Hackaday contributor Al Williams has posted an article on Hackaday titled “What’s special about 50 Ohms”. Components such as coax, connectors and other components in RF circuits all have an important parameter called impedance. For good signal performance we want everything to have the same impedance. If wildly different impedances are used between components the signal will experience reflection (i.e. not all of the signal gets transmitted and some gets reflected back, causing a reduction in signal).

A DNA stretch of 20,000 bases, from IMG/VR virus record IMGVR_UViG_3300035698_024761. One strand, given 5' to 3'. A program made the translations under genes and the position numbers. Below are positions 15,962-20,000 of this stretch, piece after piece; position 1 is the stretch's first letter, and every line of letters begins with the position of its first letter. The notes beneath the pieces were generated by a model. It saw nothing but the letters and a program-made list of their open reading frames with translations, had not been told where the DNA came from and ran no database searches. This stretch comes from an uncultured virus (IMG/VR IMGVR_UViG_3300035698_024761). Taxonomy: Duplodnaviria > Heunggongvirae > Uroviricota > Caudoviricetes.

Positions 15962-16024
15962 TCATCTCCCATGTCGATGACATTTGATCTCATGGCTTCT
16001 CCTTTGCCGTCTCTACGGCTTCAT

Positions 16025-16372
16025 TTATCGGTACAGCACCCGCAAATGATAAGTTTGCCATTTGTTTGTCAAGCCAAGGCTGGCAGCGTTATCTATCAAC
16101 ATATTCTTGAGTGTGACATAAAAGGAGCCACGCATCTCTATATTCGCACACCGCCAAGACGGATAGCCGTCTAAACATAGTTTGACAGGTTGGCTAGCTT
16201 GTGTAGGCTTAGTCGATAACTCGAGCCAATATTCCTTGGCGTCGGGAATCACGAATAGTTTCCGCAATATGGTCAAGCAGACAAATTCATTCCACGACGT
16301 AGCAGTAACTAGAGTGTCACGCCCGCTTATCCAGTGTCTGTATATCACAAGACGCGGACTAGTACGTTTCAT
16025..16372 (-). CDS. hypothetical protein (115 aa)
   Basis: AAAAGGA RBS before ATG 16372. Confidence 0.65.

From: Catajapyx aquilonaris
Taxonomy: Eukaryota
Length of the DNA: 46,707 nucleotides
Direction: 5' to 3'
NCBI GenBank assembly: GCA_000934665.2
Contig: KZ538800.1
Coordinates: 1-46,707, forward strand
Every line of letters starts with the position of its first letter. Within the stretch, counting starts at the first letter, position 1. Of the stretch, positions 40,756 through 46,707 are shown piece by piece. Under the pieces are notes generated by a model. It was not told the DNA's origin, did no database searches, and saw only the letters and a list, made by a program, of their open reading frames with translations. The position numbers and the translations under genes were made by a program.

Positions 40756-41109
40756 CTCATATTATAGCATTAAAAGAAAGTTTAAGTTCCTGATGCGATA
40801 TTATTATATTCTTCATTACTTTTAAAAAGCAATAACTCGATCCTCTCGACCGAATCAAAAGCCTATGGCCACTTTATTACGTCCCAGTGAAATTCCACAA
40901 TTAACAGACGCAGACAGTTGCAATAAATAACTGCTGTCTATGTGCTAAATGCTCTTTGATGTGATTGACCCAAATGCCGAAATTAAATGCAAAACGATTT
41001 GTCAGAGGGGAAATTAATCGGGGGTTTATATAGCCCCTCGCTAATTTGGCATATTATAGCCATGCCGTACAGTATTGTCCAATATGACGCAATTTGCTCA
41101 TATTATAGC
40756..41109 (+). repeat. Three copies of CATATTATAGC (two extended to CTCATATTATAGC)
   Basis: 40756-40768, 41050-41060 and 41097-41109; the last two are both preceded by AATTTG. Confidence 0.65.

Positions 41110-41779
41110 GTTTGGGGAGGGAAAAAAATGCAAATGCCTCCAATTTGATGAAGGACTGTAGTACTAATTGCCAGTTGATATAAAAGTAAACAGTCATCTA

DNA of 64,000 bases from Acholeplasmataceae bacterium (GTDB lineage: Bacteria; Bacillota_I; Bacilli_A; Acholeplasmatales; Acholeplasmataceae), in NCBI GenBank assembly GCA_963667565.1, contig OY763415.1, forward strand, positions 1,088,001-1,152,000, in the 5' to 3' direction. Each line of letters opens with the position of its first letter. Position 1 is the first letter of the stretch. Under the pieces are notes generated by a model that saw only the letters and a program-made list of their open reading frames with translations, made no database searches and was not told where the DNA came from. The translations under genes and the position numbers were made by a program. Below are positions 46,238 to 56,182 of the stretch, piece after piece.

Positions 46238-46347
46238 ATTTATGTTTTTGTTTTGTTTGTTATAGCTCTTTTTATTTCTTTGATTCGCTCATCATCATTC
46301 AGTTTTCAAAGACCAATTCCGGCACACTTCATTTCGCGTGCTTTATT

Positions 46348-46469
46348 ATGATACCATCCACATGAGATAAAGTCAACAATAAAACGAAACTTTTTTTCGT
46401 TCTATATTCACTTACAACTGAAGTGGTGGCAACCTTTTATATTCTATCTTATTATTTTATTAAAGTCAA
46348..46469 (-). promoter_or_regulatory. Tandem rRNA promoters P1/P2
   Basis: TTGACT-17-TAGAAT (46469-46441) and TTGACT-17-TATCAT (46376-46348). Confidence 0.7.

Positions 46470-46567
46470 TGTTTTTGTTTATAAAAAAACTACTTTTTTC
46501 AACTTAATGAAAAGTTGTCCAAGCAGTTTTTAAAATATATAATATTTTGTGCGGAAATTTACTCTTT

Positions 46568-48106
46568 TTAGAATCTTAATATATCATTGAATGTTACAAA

The standard impedance used in most radio equipment is 50 Ohms, however some applications like TV prefer to use 75 Ohms. The hackaday article discusses why 50 and 75 Ohms is the standard impedance used. Basically 50 Ohms is an compromise between the impedance of best power handling (30 Ohms) and the impedance of lowest loss (77 Ohms) of air dielectric coax cable.
La suite est à lire What’s so special about 50 Ohms? de : RTL SDR